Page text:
Itis also worrying to see a man of David's intelligence, experience and acumen having failed to learn the lessons of the Iraq war, and the associated WMD lies, deceptions and propaganda: in his column, he refers to the "possibility of the Iranian Bomb". Why the capital letters, David? Is that the Times's house style or the product of your own deliberate decision to fear-monger?

Mehdi Hasan is a contributing writer for the New Statesman and the co-author of Ed: The Milibands and the Making of a Labour Leader. He was the New Statesman's senior editor (politics) from 2009-12.

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Is Britain about to leave the European Union?

A series of bad polls have pro-Europeans panicked. Are they right?

Is this what Brexit looks like? A batch of polls all show significant movement towards a Leave vote. ORB, a phone pollster, has Leave up four points to 46 per cent, with Remain’s leave cut to four points. ICM’s online poll has Leave up three points, putting Brexit ahead of Remain by 52 per cent to 48 per cent once don’t-knows are excluded. ICM’s phone poll shows Leave up six points, a Brexit lead of three points.

That two phone polls are showing advances for Leave are particularly significant, as telephone polling has tended to show lower figures for Brexit. There is a lively debate over which method, phone or online, is likely to be more effective at predicting the referendum, although no-one knows for certain at the present time.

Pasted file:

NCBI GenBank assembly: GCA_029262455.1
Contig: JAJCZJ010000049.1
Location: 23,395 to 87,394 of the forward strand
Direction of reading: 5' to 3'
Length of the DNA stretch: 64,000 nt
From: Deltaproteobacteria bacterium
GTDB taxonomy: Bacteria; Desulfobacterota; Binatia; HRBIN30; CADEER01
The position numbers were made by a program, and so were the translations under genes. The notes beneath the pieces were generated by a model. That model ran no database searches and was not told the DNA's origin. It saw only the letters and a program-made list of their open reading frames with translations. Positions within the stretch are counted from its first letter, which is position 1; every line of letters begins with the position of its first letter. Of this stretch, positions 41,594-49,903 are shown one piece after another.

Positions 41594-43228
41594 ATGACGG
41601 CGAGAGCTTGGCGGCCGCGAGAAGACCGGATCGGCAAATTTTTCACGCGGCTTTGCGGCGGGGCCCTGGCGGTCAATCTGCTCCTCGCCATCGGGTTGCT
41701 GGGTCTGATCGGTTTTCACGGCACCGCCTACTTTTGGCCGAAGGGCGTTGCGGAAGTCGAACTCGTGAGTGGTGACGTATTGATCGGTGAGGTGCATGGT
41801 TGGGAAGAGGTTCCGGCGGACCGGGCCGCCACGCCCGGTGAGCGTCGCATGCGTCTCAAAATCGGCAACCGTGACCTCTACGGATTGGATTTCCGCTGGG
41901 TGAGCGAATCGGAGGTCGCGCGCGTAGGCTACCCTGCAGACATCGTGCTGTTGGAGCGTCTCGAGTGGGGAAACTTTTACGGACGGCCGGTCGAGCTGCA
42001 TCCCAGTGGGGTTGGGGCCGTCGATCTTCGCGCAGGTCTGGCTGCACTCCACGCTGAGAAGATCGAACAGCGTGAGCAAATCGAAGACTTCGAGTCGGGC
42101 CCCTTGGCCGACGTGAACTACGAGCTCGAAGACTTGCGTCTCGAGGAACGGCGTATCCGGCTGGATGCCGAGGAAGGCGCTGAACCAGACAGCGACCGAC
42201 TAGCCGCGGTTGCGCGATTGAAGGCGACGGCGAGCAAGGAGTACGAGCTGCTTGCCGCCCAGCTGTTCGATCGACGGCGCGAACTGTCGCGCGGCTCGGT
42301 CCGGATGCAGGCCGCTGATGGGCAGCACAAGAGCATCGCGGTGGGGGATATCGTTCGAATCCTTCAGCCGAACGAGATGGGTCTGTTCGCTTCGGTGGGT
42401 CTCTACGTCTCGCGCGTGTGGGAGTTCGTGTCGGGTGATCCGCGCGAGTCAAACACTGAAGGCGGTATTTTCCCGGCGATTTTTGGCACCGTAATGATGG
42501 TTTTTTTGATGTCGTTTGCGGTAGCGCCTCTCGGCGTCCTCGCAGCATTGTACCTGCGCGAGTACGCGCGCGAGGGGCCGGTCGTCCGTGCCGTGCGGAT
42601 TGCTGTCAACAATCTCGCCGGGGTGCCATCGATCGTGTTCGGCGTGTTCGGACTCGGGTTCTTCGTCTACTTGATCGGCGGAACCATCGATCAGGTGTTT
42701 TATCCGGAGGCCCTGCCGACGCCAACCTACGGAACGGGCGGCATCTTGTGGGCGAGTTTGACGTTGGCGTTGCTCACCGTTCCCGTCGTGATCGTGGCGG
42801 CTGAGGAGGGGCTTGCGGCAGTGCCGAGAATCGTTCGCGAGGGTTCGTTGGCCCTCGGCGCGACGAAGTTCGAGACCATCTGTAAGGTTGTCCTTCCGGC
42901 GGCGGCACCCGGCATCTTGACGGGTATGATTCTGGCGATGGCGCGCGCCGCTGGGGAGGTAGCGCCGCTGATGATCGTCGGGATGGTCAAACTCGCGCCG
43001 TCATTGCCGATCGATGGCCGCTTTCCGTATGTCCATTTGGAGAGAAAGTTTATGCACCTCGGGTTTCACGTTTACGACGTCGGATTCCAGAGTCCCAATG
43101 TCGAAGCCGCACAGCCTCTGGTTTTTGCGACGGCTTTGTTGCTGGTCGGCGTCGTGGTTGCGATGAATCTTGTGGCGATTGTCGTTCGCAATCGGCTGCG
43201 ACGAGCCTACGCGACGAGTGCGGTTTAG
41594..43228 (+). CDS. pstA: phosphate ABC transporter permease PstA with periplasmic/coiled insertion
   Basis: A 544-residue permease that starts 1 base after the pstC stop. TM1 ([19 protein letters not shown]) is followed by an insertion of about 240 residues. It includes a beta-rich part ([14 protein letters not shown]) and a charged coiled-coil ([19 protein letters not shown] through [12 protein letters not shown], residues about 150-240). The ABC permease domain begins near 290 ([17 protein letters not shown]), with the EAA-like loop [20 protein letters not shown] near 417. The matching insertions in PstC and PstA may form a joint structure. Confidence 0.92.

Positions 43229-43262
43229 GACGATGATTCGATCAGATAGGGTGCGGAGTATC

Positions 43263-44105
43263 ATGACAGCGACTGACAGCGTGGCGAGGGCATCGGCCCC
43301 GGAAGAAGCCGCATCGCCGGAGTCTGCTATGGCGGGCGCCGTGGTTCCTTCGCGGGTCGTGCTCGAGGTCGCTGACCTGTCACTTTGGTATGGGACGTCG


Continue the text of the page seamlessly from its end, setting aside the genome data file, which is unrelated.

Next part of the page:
In any case, whether on the telephone or the Internet, the latest polls have pro-Europeans worried, and Brexiteers jubilant. Who’s right?

There are reasons to start trusting the polls, at least as far as voter ID is concerned

So far, the performances of the political parties in local elections and by-elections has been about par with what we’d expect from the polls. So the chances are good that the measures taken post-2015 election are working.

Bank holidays are always difficult

I would be deeply cautious of reading too much into three polls, all of which have been conducted over the bank holiday weekend, a time when people go out, play with their kids, get wasted or go away for a long weekend. The last set of bank holiday polls gave Ed Miliband’s Labour party  large leads, well outside the average, which tended to show the two parties neck-and-neck.

Although this time they might be more revealing than we expect

One reason why the polls got it wrong in 2015 is they talked to the wrong type of people. The demographic samples were right but they were not properly representative. (Look at it like this – if my poll includes 18 actors who are now earning millions in cinema, I may have a representative figure in terms of the total number of Britain’s millionaires – but their politics are likely to be far to the left of the average British one percenter, unless the actor in question is Tom Conti.)